Remember, the goal of a strong budget is to make sure you have more money coming in than you do going out!

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Entry Filed under: budget & finances,paying for college

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12 Comments Add your own

  • 1. Robert Kirkpatrick  |  April 12th, 2008 at 4:43 am

    Instead of getting a “summer job”, start a buisness that will pay you residual income while you are in school.

  • 2. Elliot Hanson  |  April 27th, 2008 at 4:42 pm

    Good post. Budgeting is an essential skill for college students (and everyone else too).

  • 3. Jamie  |  April 29th, 2008 at 9:47 am

    @Robert: That’s a great idea if you can implement it. Do you have any suggestions for what students could do?

    @Elliot: Thank you. I completely agree. I’m so glad I learned to budget when I was younger–it made the transition to paying my own bills so much less painful.

  • 4. Surviving College Life &r&hellip  |  August 13th, 2008 at 9:16 am

    […] How to Set Your First Budget @ Surviving College Life […]

  • 5. Pay for College Blog &raq&hellip  |  January 21st, 2009 at 6:39 pm

    […] card offers and students balancing their own individual budgets. (Your student can learn more about how to set a budget at our sister site, Surviving College […]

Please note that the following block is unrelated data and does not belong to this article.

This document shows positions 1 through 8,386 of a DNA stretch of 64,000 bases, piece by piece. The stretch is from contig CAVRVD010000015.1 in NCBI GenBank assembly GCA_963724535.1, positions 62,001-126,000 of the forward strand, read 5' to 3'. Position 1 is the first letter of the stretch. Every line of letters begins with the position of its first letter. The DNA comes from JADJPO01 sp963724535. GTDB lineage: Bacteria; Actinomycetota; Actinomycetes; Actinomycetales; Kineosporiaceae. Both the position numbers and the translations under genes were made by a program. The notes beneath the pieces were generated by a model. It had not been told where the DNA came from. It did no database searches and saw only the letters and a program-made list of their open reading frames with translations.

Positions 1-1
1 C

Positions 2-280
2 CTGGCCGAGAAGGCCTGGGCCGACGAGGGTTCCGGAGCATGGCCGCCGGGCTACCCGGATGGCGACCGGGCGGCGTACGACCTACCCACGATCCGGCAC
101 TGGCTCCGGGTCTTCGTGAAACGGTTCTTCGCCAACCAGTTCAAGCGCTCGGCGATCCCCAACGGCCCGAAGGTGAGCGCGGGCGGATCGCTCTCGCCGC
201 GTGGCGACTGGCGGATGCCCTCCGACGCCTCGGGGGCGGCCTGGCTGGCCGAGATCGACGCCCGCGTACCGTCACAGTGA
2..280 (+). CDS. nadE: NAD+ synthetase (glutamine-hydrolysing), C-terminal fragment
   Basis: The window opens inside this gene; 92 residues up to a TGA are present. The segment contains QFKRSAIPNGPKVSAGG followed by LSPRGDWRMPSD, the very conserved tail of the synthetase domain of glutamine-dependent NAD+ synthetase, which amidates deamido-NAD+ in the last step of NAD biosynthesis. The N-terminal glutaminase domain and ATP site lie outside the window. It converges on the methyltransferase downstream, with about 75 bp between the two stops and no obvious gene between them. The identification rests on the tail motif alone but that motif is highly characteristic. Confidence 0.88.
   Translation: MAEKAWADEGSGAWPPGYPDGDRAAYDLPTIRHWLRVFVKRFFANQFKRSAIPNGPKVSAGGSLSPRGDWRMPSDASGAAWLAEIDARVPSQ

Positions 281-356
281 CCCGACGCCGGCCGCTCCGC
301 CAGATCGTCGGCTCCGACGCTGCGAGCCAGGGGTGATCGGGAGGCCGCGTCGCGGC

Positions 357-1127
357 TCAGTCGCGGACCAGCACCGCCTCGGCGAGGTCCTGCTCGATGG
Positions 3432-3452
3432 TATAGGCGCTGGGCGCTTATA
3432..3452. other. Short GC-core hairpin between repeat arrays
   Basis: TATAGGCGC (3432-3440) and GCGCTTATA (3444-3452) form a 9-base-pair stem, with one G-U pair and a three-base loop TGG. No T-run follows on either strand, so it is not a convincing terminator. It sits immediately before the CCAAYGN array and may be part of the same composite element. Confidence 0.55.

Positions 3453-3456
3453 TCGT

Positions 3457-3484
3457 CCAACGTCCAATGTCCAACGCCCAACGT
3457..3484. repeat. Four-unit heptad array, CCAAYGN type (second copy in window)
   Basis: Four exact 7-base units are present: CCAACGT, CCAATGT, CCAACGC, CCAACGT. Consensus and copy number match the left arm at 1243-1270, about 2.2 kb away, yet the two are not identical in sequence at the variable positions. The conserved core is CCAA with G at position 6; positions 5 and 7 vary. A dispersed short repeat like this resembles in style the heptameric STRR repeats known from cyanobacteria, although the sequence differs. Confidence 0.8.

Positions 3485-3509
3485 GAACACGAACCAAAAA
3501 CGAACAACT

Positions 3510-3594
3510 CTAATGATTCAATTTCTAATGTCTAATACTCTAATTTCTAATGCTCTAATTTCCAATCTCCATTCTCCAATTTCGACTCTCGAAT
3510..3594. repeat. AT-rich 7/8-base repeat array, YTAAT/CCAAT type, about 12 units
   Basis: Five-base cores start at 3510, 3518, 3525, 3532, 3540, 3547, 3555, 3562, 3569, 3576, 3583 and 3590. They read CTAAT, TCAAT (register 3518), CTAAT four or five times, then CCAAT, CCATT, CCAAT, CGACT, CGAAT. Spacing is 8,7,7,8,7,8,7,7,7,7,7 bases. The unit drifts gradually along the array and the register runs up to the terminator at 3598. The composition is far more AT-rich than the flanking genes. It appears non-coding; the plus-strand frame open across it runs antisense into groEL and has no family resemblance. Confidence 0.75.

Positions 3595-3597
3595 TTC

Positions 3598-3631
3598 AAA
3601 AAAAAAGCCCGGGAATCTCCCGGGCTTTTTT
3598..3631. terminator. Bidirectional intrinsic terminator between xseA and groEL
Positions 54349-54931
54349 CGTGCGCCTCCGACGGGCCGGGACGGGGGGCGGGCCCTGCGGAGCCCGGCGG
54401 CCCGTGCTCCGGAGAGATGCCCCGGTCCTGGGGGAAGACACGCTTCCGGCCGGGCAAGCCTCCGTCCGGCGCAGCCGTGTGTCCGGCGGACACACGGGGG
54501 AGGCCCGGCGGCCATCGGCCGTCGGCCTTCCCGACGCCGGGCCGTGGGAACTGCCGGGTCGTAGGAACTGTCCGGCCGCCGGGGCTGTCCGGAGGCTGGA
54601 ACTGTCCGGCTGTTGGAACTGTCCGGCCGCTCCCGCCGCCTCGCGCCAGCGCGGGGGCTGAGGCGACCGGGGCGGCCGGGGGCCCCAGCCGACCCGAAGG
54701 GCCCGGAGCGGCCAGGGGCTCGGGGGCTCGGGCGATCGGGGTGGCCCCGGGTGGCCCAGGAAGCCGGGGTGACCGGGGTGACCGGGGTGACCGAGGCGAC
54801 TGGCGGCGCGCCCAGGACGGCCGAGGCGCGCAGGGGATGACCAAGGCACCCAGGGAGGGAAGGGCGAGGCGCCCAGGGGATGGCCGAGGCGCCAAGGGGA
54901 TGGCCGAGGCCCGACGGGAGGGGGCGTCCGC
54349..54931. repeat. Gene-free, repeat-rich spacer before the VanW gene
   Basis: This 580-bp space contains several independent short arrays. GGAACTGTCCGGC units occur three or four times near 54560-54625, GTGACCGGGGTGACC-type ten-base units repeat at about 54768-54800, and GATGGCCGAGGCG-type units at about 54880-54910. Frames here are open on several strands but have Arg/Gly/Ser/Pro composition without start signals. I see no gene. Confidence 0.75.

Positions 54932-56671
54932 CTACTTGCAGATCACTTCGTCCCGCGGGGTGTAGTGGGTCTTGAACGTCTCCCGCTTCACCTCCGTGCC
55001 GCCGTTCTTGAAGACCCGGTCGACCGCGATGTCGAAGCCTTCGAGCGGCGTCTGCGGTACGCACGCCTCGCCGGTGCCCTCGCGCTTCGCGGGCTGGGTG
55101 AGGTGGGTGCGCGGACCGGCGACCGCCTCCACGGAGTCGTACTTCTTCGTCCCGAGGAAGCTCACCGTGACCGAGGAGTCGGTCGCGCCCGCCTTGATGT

• 6. Pay for College Blog &raq&hellip  |  January 21st, 2009 at 6:39 pm

    […] card offers and students balancing their own individual budgets. (Your student can learn more about how to set a budget at our sister site, Surviving College […]

  • 7. Pay for College Blog - Ti&hellip  |  January 21st, 2009 at 6:40 pm

    […] card offers and students balancing their own individual budgets. (Your student can learn more about how to set a budget at our sister site, Surviving College […]

  • 8. MTV Takes a Stand on Stud&hellip  |  February 3rd, 2009 at 12:07 pm

    […] card offers and students balancing their own individual budgets. (Your student can learn more about how to set a budget at our sister site, Surviving College […]

  • 9. Surviving College Life &r&hellip  |  August 26th, 2010 at 12:10 pm

    […] How to Set Your First Budget – Budgeting basics for the newest budgeting newbie, complete with a freebie budget worksheet […]

  • 10. Surviving College Life &r&hellip  |  September 9th, 2010 at 12:03 pm

    […] How to Set Your First Budget […]

  • 11. Katie  |  February 17th, 2011 at 12:31 am

    I use mint.com to help me budget. I put in my bank account and credit card information and I set up my budgets on the website and it keeps track of it for me. But this only really works good if you use a debit or credit card for everything since it can’t keep up with cash.

  • 12. Marlee  |  April 21st, 2011 at 1:05 am

    Great post!

    I’m a graduate student who found out how much more expensive school is without access to grants. I’m making some serious cuts to my budget while documenting the pain at:

    http://www.marleeindebt.blogspot.com

    Thanks for your tips, I’m sure I’ll be using some of them!